Upon further reflection, however, you have to wonder where the song’s author derived his theology. Merely looking at the narratives surrounding Christ’s birth, there is nothing calm or silent about them. In fact, the text reveals that the world was in absolute chaos.

We must remember that on the night that Jesus was born, Herod sent magi from the east to track Jesus down so that he could kill him. Joseph, Jesus’ earthly father, received word of this and was given instructions to flee to Egypt for safety. And so instead of spending his first night in this world snuggling closely next to his mother, he literally was on the run for his life.

When Herod failed to find Him, he issued an edict to profile and kill all of the baby boys younger than two years old. Mothers and fathers across the empire grieved over the senseless loss of their sons, sisters and brothers couldn’t wrap their minds around why their baby brothers were being killed. Herod ordered this systematic genocide because he understood the disruptive force that the Messiah would be to his reign of terror and oppression. He committed to stop it at all costs.

So you see, this is not a calm, tranquil scenario. Jesus, even in his infancy, challenged the systems of this world that profited by exploiting others. He has never been the meek and mild, powerless, non-threatening Savior that we sing about at Christmas time. Rather, he is dangerous, absolutely dangerous to the empires of this world.

Throughout Christendom, at least since Constantine, those in positions of power and authority in the Church have gone through great lengths to domesticate Jesus. From the songs that we sing, to the theology we construct, Jesus is often portrayed as the individual who doesn’t raise a fuss, he doesn’t rock the boat, and even doesn’t challenge systematic injustices. Many of us even like to imagine that Jesus’ rejection of kingship meant that he was not critiquing the power structures of His day. Not only did Jesus critique these systems, He subverted them.

In the light of what is happening in cities across America in protest of police brutality, this is the Jesus we must turn to. As we face the continual exploitation of Native American lands, Palestinians being killed, those who protest the Mexican government being killed, and even Christians in Iraq being beheaded, we need to lift up the Jesus who speaks to empire. We need to preach about the Savior who comes to put an end to oppressive regimes by ultimately laying down his life. It is in this Jesus that the oppressed people in the world find their hope; it is where we find our refuge.

Not so silent. Not so calm.
There was no peace. Only alarm.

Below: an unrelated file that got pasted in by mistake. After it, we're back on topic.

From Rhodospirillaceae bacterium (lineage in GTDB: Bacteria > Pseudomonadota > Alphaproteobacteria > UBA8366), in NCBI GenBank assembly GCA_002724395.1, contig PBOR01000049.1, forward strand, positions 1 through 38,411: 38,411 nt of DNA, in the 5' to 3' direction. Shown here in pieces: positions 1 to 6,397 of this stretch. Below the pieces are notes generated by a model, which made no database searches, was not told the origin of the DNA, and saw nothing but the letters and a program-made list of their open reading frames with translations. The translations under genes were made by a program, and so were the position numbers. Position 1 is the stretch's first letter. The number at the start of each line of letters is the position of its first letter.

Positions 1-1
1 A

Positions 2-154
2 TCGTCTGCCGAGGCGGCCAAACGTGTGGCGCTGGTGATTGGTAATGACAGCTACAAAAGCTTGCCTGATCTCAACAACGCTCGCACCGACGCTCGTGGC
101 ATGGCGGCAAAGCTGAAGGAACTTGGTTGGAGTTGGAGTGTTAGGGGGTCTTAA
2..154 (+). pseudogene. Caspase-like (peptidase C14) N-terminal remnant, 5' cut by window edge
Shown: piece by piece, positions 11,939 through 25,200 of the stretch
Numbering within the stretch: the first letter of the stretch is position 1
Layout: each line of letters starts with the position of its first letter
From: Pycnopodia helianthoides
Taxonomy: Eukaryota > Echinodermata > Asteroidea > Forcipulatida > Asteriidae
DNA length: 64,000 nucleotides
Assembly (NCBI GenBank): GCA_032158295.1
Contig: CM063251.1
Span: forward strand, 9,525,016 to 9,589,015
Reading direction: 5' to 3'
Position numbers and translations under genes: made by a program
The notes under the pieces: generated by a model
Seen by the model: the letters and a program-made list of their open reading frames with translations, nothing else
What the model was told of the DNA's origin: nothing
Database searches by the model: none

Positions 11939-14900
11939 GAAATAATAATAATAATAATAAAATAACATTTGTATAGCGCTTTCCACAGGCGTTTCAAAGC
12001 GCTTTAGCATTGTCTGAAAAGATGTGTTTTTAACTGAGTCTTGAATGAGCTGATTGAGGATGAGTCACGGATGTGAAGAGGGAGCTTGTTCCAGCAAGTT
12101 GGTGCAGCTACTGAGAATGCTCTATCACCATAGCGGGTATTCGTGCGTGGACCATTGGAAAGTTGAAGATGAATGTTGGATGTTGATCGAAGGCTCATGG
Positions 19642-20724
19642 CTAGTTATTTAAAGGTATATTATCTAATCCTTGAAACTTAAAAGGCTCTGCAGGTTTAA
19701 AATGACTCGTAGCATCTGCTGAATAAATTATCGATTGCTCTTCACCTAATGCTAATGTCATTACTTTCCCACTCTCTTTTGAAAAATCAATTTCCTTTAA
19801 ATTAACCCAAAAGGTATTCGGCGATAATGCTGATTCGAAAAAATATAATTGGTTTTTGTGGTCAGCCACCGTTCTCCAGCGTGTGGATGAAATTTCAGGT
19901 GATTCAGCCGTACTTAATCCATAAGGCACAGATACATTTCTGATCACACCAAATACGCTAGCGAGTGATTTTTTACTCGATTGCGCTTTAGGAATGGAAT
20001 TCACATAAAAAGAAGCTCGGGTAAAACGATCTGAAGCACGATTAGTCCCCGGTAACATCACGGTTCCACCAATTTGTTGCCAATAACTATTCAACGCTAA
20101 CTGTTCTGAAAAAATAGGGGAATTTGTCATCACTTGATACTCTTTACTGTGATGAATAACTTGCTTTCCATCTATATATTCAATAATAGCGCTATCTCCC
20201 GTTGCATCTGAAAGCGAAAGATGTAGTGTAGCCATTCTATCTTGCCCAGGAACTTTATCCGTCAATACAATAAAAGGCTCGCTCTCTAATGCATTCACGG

As Mary’s baby laid asleep in her arms,
Joseph ran to get themselves out of harm.
Jesus disrupts our world.
Jesus disrupts our world. 

Support an independent author this Christmas season by purchasing Embracing a Holistic Faith: Essays on Biblical Justice, a collection of essays discussing the intersection of traditional ideas of the Christian faith with the biblical mandate to do justice. This collection invites believers to expand their analysis on the marginalized in society. It also challenges believers to see advocacy, reconciliation and love for neighbor as central components to their spiritual discipline.

Racism, Oppression and the Hope of the Gospel

A few months ago, I sat in church with tears streaming down my face like waterfalls. Just days before, I had been utterly disappointed and hurt by someone who I considered an ally simply because they said they were committed to racial reconciliation (that was my first mistake). Though I had experienced similar situations before. the familiarity of this injustice did not minimize the pain – in fact, its strange familiarity intensified the feelings of hopelessness that threatened to swallow me whole. I began to ask myself what was the point in fighting so hard if things wouldn’t change? What was the point in striving, pushing so hard against the elephant of racism if at the end of the day the elephant remained?

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(Image from Worship Girl

As I reflected on my own experience, I likewise mediated on the words from the day’s passage in Ecclesiastes where the preacher speaks about the realities oppression. The preacher says:

Then I looked again at all the acts of oppression which were being done under the sun. And behold I saw the tears of the oppressed and that they had no one to comfort them; and on the side of their oppressors was power, but they had no one to comfort them. So I congratulated the dead who are already dead more than the living who are still living. But better off than both of them is the one who has never existed, who has never seen the evil activity that is done under the sun” (Ecclesiastes 4.1-5, NASB).